Each part of Big Finish’s trilogy of “two-in-one” stories has a slightly different way of linking the two stories together. In the case of the Sixth Doctor and Flip in Vortex Ice and Cortex Fire, that way is no link at all. In Vortex Ice, the Doctor and Flip explore an underground cave system here on Earth — it’s one of those stories about a small group of people in a confined space being picked off. On the other hand, Cortex Fire is a genuine science-fiction story set on an alien planet, exploring an alien biology and society. It’s a nice contrast.
Vortex Ice, though, is probably a little too complicated for its own good. At first it seems like yet another Jonathan Morris story where Our Heroes step into the aftermath of an adventure they haven’t had yet: see also Festival of Death, Cobwebs, Flip-Flop, The Shadow Heart. Morris then subverts this, which is clever… but honestly it gets a bit too clever. By the time the explanations were rolling in, I felt like was being buried beneath them, and I was none the wiser.
The story could have made it work through a focus on character, but this is one of those stories where none of the guest characters really pop, instead coming across like a stock group of lost scientists. It seems particularly like it ought to have been an opportunity for Lisa Greenwood’s Flip, who seemingly goes through the emotional wringer, but instead remains, well, flippant. I could see it as an exploration of how Flip uses her flippancy as a coping mechanism, but unfortunately, the story and actress don’t quite pull it off, and instead she comes across as callous. This isn’t helped by the fact that the story itself comes across as callous: in one scene someone is horribly murdered, and then moments later comedy music from Joe Kraemer is kicking in as Colin Baker’s Doctor is put on the back foot by an encounter with an unexpected know-it-all. It was real tonal whiplash.
Doctor Who is in some sense science-fiction, but it rarely actually does what science-fiction is in theory supposed to do: take some science concept and extrapolate a world around it. Usually it’s content to pastiche the worlds of other SF stories, or to just have everything revolve around terrible monsters. There are some exceptions, though, and the work of Ian Potter seems to be one of them; in stories like The Bounty of Ceres and The Becoming, he has explored alien and/or futuristic worlds, societies, and biologies. Cortex Fire is one of these stories. The Doctor and Flip visit a planet with strong magnetic currents in the atmosphere, which allows for developments ranging from flying cars that don’t need rockets to an extra sense organ in the inhabitants’ brains.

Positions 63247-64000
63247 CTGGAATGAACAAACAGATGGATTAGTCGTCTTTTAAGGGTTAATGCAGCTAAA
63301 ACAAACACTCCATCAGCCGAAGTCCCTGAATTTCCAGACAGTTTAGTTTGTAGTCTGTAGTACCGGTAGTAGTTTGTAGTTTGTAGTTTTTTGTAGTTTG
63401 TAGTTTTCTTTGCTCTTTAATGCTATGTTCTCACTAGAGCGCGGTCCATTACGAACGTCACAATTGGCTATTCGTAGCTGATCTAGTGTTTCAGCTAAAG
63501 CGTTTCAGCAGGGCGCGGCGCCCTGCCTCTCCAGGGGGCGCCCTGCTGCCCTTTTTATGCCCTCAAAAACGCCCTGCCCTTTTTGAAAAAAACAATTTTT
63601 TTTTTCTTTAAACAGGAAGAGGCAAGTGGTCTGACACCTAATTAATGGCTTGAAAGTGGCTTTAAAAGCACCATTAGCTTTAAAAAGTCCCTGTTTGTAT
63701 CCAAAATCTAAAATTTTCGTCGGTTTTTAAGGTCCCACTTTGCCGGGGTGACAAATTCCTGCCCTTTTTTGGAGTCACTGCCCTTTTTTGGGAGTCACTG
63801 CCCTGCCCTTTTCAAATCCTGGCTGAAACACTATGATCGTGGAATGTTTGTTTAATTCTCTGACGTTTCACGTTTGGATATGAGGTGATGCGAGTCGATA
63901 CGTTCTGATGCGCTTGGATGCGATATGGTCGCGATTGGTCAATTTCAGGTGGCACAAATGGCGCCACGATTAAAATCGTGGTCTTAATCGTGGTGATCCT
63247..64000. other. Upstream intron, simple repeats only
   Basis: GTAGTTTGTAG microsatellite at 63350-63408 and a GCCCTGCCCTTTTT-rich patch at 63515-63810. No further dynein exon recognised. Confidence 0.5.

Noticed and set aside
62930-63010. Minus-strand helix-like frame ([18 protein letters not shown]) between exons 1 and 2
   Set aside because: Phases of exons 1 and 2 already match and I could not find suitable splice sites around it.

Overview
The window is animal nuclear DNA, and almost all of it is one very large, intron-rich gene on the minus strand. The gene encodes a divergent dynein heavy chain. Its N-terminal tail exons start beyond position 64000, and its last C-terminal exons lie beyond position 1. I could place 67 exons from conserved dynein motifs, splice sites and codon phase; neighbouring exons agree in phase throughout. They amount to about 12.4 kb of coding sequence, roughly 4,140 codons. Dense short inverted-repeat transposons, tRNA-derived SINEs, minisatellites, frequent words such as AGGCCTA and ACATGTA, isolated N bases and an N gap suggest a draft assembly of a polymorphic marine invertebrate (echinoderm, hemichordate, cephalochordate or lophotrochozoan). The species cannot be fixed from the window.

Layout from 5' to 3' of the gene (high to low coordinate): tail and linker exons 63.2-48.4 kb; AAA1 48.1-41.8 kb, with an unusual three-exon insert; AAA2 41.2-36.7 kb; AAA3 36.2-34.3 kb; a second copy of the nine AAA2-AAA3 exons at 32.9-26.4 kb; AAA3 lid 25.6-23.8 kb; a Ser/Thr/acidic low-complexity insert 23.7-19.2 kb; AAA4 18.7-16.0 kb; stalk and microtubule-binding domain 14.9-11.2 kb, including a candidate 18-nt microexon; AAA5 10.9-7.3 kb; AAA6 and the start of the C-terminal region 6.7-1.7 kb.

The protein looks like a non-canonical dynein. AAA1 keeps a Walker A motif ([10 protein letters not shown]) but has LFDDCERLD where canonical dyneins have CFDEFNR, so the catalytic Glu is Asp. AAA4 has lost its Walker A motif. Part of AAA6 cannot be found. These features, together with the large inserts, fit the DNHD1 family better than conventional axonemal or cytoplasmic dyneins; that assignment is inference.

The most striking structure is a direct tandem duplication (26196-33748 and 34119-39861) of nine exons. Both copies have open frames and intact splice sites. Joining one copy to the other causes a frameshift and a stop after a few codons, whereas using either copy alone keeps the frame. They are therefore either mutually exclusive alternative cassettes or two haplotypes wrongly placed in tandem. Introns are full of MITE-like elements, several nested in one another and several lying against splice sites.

People are dying on Festin — is it a terrorist plot or something else? Potter’s script is a strong one, putting the listener into an alien world that they slowly figure out alongside the Doctor and Flip, but also populated with real-seeming characters. Kudos to performers Rebecca Todd, Simon Dylan-Kane, and Eve Webster, who all really come to life here. It’s like one of those Russell T Davies or Paul Cornell stories where the Doctor crashes into the life of ordinary people, except these ordinary people are all from another planet. I ended up really enjoying the story, and Flip gets some good hero moments here, undoubtedly some of her best yet.
Even though they’re both just an hour long, neither of these stories lacks ambition, yet they’re suited to their length. Even if Vortex Ice doesn’t pull its conceit off, I couldn’t see it working as either a one- or four-part story: one hour is the exact length needed for this little mental exercise. And Cortex Fire is a triumph of efficient worldbuilding, making a whole civilisation come to life in just two episodes. Even when the stories are weaker, the results of this experiment in format are still worth it.
Vortex Ice / Cortex Fire (by Jonathan Morris, Ian Potter; starring Colin Baker, Lisa Greenwood) was released by Big Finish Productions in May 2017.